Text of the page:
Puerto Rico Power Co. Says ‘Sabotage’ May be to Blame for Blackout


The head of Puerto Rico’s power company said a blackout Tuesday that affected more than 400,000 customers was a “man-made” event that could have been act of “sabotage.”

Speaking to WKAQ radio Wednesday, Puerto Rico Electric Power Authority CEO Jose Ortiz said that he will be asking the U.S. Department of Homeland Security and the Federal Bureau of Investigation to examine the incident that knocked out power to a large swath of the island for several hours Tuesday.

“What I can tell you is that there was manipulation,” he said of the blackout. “Either this was an oversight on someone’s part or it was an act of sabotage.”

Ortiz said a breaker box had been manually tripped “taking away all the safeguards.”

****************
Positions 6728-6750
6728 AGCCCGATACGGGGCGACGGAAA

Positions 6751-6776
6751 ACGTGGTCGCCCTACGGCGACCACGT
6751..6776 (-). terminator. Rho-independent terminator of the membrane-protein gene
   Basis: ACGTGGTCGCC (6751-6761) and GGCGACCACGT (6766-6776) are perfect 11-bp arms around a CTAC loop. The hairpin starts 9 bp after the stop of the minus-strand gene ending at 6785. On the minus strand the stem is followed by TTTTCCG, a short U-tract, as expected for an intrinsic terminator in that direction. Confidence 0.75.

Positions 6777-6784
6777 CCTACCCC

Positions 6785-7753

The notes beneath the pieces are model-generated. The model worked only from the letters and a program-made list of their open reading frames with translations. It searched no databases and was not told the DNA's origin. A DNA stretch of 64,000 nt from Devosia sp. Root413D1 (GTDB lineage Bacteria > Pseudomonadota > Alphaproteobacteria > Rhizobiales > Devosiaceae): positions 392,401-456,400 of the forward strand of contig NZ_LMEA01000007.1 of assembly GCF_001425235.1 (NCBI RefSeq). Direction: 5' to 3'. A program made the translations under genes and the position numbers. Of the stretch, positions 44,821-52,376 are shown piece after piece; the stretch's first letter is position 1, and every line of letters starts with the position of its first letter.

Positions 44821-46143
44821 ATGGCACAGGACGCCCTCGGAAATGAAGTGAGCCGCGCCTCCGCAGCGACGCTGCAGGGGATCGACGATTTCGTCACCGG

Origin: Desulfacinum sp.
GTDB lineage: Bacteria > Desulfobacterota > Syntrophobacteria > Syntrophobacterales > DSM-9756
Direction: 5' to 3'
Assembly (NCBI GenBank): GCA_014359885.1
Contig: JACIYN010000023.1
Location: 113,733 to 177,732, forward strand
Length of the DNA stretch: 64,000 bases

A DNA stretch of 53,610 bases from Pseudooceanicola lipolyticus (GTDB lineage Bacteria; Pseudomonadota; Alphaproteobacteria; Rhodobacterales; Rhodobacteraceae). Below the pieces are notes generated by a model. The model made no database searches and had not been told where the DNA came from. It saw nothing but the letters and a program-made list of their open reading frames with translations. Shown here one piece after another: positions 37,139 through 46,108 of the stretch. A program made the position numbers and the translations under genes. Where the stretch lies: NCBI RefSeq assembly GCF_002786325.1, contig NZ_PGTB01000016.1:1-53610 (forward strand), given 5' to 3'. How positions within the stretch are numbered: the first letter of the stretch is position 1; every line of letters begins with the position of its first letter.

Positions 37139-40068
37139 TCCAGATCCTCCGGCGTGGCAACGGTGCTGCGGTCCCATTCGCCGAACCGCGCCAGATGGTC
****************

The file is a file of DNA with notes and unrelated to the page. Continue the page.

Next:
The news comes as tensions are running high between the power company, known as Prepa, and the UTIER electrical workers’ union. The Union has been staging a series of protests and strikes against Prepa’s decision to outsource the power transmission and distribution system to a U.S.-Canadian consortium called Luma Energy.

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On the same radio program, UTIER President Angel Figueroa Jaramillo blamed the blackout on the islands’ ailing infrastructure and dared Ortiz to reiterate his sabotage claim under oath.

Puerto Rico, a U.S. commonwealth of 3.2 million people, is expecting heavy rains and flash flooding late Wednesday that officials have already warned will likely lead to more power outages.

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